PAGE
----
We Will Rise Again

I arrived in Nepal on May 27th, 2016, one year, one month and two days after a massive earthquake shook the small country. Upon my arrival to this country that would become very close to my heart, I quickly noticed how slowly the recovery process was going. It wasn’t going slowly because the people of Nepal weren’t working hard to recover. They were and they still are. The recovery process was slow moving because of an unstable and corrupt government and therefore a lack of proper resources to aid in the recovery.

[quote_box name=””]He pointed to the left as we turned the corner in his compact Hyundai.
“See.. Earthquake”, he said, removing his eyes from the busy, unpaved road.[/quote_box]

[dropcap type=”1″]T[/dropcap]he man driving the car was Suraj Dhakal, a kind family man who opened his home to me while I worked on this story. The building that he pointed out to me on my first day in Nepal was once a small grocery store that also had a honey shop and a carpet shop on the second floor. I walked by that building everyday and it remained untouched, probably looking very similar to the way it looked the day after the earthquakes strong aftershocks. One day, I walked by the building to see four men standing on top of the cracked, crumbling pillars. They were beginning to take down what remained of the structure in a way that I had never seen before. This was the only way they could get the job done. They were balancing on flimsy, rusted rebar, about 15 feet above the ground. The men perched atop the unstable structure and began to go to work.  One man held a thick metal stake in place while another carefully, but forcefully, tapped the stake into what remained of the cement pillar. Once the stake was set in place, the three men took turns hammering it into the pillar with all of their strength, causing the concrete to slowly crumble away.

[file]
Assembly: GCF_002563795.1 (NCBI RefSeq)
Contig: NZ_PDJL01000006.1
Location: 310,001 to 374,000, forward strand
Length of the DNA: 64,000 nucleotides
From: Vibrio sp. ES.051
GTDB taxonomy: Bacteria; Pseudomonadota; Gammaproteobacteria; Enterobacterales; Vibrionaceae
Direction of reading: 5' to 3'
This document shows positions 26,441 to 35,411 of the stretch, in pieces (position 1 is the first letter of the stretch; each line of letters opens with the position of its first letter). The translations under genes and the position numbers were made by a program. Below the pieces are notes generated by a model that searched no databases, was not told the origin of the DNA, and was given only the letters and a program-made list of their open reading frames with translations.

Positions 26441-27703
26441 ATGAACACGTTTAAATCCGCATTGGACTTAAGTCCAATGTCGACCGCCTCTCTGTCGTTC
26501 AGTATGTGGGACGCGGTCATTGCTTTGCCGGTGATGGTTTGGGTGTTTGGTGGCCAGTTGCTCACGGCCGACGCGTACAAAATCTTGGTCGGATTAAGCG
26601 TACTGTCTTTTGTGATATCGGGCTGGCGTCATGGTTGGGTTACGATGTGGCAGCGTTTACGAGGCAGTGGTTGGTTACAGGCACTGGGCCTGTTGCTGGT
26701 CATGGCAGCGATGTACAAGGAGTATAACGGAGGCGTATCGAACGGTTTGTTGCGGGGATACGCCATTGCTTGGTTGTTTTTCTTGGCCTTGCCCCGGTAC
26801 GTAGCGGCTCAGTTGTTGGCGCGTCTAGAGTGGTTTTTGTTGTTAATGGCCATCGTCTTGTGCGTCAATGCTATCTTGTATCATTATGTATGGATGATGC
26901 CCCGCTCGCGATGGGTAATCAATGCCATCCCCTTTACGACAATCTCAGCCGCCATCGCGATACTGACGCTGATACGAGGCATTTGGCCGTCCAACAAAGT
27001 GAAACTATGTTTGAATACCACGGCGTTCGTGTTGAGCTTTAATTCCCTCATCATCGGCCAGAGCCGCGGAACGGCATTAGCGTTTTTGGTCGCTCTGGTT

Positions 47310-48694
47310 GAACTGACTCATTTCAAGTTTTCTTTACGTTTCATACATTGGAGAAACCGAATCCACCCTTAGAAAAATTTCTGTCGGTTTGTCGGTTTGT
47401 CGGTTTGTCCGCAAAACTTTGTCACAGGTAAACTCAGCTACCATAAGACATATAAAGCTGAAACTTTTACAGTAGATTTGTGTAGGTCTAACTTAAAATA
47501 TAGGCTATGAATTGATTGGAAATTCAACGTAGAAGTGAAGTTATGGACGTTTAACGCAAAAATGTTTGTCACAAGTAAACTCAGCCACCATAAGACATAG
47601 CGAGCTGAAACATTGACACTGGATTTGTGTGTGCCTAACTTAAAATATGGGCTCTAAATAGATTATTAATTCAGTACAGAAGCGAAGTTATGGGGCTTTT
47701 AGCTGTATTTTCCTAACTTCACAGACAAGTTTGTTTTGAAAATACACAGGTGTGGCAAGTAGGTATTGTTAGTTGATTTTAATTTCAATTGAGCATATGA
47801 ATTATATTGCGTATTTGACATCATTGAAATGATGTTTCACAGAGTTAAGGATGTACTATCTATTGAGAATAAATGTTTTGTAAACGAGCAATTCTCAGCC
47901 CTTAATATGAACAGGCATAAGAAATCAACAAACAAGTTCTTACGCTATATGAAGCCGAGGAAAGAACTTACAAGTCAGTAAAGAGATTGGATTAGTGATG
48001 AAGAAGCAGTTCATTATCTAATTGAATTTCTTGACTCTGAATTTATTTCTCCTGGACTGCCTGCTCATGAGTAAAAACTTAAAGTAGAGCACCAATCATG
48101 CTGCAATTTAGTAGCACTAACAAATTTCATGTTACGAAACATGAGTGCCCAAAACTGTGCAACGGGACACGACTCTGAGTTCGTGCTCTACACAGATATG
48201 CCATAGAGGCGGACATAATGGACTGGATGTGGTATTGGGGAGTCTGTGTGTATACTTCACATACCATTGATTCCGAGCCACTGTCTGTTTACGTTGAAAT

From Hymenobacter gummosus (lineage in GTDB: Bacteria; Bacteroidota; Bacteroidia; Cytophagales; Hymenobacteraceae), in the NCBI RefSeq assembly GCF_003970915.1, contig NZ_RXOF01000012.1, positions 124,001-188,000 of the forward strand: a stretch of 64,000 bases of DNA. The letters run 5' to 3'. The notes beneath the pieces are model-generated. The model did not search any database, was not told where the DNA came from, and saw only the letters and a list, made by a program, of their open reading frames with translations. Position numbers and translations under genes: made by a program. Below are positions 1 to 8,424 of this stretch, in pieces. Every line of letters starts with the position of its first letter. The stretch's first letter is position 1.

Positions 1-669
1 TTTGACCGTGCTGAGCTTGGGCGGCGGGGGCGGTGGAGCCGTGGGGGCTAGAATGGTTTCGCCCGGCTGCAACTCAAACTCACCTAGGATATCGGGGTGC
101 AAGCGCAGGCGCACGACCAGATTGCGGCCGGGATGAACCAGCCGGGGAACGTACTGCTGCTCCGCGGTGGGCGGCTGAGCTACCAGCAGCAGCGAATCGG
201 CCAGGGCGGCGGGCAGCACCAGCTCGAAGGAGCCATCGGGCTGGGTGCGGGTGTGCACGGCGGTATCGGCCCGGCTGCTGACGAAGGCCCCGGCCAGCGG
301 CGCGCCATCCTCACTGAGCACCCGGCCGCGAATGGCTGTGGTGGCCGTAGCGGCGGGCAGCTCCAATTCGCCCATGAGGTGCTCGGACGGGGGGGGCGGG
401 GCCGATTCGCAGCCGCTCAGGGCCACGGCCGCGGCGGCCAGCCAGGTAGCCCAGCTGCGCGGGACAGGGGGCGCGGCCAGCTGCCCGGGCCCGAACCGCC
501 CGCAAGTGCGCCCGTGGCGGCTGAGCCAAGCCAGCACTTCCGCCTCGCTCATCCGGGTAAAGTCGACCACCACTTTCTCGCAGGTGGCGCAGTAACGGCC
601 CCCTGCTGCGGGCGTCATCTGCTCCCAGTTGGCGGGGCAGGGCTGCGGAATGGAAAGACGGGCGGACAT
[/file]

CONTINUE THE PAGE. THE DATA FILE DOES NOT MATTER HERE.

Although approximately four billion dollars has been pledged to Nepal, earmarked for earthquake recovery, most of that money remains unused because of corruption in Nepal’s government. The people of Nepal have largely been left to fend for themselves during their recovery process. I was greatly impressed by the resilience and strength of the Nepali people. Through all of the hardship that the Nepali’s have faced, they continue to demonstrate strength and have moved forward, forging their way toward a full recovery with little help from their government.

About the author:
Zach Fratella was born in 1991. He lives and works as a photographer in Wilmington, DE. He graduated from Goucher College in 2013.

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